claim, really open (unless people are moving possessions in).
And the building also faces several unpaid fines for construction violations.
The 34-story building got its first TCO from 9/30/16 to 10/30/16, with "58 outstanding requirements" and only ten floors partially included. It got its second TCO from 10/11/16 to 1/9/17, with "18 outstanding requirements" and another five floors partially included.
It got its third TCO (bottom) from 11/1/16 to 1/30/17, with "18 outstanding requirements" and several more floors (some were partially included previously):
OK TO RENEW TCO#3 FOR 90 DAYS ADDING 7TH TO 9TH FLOORS, 18TH & 19TH FLOORS MINUS HOIST APTS, AND ADD 5TH, 11 & 16TH FLOORS.The outstanding requirements including such things as final signoffs for plumbing, elevator, and electrical work, as well as signoffs for standpipes and sprinklers, and equipment use permits.
The building's owner, an LLC known as Atlantic Yards B2 Owner, was found in a violation 7/21/16 for failing to safeguard all persons and property, after a fire on the 15th floor. (This is separate from a fire on the 7th floor a month earlier, which as far as I can tell did not trigger a violation.) The owner did file a certificate of compliance, but has not paid a $25,000 fine.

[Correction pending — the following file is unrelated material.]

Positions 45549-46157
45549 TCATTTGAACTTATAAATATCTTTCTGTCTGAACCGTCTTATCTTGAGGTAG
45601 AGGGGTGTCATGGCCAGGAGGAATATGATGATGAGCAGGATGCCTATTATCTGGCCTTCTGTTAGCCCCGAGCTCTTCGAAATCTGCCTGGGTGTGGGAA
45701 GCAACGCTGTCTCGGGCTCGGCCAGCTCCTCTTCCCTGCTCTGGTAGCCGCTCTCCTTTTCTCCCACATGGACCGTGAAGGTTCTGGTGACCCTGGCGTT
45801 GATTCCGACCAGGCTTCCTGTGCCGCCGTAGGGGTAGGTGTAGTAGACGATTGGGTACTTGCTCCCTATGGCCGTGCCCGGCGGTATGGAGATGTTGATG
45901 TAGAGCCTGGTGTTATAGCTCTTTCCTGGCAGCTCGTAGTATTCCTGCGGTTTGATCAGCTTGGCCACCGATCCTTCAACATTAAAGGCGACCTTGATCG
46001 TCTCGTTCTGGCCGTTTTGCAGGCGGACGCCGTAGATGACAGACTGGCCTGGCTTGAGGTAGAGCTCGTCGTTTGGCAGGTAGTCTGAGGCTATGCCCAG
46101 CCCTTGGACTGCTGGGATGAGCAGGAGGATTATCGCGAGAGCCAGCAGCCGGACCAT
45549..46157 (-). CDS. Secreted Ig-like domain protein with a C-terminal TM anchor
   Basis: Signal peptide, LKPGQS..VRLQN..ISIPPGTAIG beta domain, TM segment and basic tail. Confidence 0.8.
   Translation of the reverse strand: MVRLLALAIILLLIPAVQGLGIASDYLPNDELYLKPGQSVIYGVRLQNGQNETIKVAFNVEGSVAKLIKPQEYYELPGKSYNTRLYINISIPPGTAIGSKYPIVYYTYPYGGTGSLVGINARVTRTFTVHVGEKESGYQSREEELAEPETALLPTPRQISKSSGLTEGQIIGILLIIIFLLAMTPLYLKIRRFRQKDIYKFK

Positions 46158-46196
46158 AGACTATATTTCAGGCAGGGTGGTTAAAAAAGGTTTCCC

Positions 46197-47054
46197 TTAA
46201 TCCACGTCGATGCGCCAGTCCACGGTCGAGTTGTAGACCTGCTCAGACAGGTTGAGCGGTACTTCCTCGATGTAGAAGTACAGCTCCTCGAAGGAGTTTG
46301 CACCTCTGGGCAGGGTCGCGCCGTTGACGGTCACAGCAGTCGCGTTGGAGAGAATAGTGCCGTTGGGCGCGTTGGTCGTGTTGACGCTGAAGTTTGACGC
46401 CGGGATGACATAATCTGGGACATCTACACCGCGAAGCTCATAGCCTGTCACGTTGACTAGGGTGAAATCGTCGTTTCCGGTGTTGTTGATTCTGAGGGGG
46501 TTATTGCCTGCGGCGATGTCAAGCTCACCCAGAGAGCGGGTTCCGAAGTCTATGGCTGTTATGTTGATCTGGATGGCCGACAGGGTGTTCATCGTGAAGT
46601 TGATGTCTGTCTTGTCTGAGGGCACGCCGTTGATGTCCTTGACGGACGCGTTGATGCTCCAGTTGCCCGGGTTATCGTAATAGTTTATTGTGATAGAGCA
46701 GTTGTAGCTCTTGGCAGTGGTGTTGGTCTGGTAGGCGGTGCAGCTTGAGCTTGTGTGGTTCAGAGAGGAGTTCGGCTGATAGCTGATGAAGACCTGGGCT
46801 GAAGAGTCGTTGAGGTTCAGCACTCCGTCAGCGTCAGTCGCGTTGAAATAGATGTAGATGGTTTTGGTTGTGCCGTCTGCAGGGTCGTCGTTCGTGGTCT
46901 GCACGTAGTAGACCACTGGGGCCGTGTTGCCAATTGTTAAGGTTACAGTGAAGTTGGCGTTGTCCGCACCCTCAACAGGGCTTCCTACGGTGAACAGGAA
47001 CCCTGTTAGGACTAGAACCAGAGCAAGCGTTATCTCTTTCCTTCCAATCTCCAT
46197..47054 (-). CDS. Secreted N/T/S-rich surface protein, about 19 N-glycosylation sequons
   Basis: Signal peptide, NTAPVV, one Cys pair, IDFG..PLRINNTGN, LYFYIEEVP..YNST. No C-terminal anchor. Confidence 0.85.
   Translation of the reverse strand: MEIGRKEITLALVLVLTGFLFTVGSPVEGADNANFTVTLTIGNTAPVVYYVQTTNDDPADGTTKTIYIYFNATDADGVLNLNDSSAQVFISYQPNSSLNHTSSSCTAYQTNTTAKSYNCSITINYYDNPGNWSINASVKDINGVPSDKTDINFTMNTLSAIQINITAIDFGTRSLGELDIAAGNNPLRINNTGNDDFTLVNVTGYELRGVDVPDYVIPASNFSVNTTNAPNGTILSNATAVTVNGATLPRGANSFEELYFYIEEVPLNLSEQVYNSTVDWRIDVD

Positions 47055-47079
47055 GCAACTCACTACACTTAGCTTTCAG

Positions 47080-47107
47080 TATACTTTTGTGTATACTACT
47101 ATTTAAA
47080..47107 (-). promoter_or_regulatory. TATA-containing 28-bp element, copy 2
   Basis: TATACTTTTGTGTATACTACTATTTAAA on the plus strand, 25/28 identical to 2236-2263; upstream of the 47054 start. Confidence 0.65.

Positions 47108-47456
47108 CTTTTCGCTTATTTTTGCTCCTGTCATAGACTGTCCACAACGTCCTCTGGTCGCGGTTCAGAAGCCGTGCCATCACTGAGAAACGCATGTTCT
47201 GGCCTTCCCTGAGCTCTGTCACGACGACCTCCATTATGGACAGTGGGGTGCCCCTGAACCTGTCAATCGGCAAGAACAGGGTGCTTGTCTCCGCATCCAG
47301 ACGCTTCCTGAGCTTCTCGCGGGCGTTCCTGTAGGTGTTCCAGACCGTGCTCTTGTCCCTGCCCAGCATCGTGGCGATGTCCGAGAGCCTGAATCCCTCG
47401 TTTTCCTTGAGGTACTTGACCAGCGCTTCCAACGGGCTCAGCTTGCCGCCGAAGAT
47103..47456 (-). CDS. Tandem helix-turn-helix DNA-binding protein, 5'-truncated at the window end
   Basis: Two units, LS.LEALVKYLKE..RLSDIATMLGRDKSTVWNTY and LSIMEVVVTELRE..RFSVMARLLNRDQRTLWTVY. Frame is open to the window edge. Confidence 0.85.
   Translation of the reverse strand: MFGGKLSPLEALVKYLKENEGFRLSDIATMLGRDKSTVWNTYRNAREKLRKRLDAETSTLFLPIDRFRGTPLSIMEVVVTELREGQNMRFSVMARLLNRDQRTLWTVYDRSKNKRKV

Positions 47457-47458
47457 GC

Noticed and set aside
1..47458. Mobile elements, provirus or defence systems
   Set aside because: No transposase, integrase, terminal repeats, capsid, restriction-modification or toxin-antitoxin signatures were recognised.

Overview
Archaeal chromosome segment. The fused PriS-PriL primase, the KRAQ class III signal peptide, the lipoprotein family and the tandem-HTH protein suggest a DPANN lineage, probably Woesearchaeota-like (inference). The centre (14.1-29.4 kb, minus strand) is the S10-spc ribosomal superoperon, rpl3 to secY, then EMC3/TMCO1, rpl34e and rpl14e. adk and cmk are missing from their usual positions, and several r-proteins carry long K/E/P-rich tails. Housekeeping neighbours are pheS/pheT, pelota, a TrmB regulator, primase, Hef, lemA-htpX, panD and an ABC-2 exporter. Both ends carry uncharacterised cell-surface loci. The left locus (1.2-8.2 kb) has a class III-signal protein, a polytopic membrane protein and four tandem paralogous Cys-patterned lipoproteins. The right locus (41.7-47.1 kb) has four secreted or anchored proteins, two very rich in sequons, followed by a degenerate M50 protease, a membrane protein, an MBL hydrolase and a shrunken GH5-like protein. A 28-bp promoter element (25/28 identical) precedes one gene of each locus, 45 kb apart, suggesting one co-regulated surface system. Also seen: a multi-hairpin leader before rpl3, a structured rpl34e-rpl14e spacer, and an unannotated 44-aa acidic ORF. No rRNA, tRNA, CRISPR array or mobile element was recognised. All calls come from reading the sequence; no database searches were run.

A subcontractor, J.F. Stearns, was found in violation 8/15/16 for operating a crane in an unsafe manner, pinching a power source, and has a certification of compliance pending but has not paid a $10,300 fine.
If violating condition is not corrected or penalties paid, that could lead to additional enforcement actions and additional penalties, as well as disciplinary action against construction professionals.
Open DOB violations can present difficulties when trying to sell or refinancing a property. And if a civil penalty is not paid, an owner will be unable to pull further permits or file for a final Certificate of Occupancy.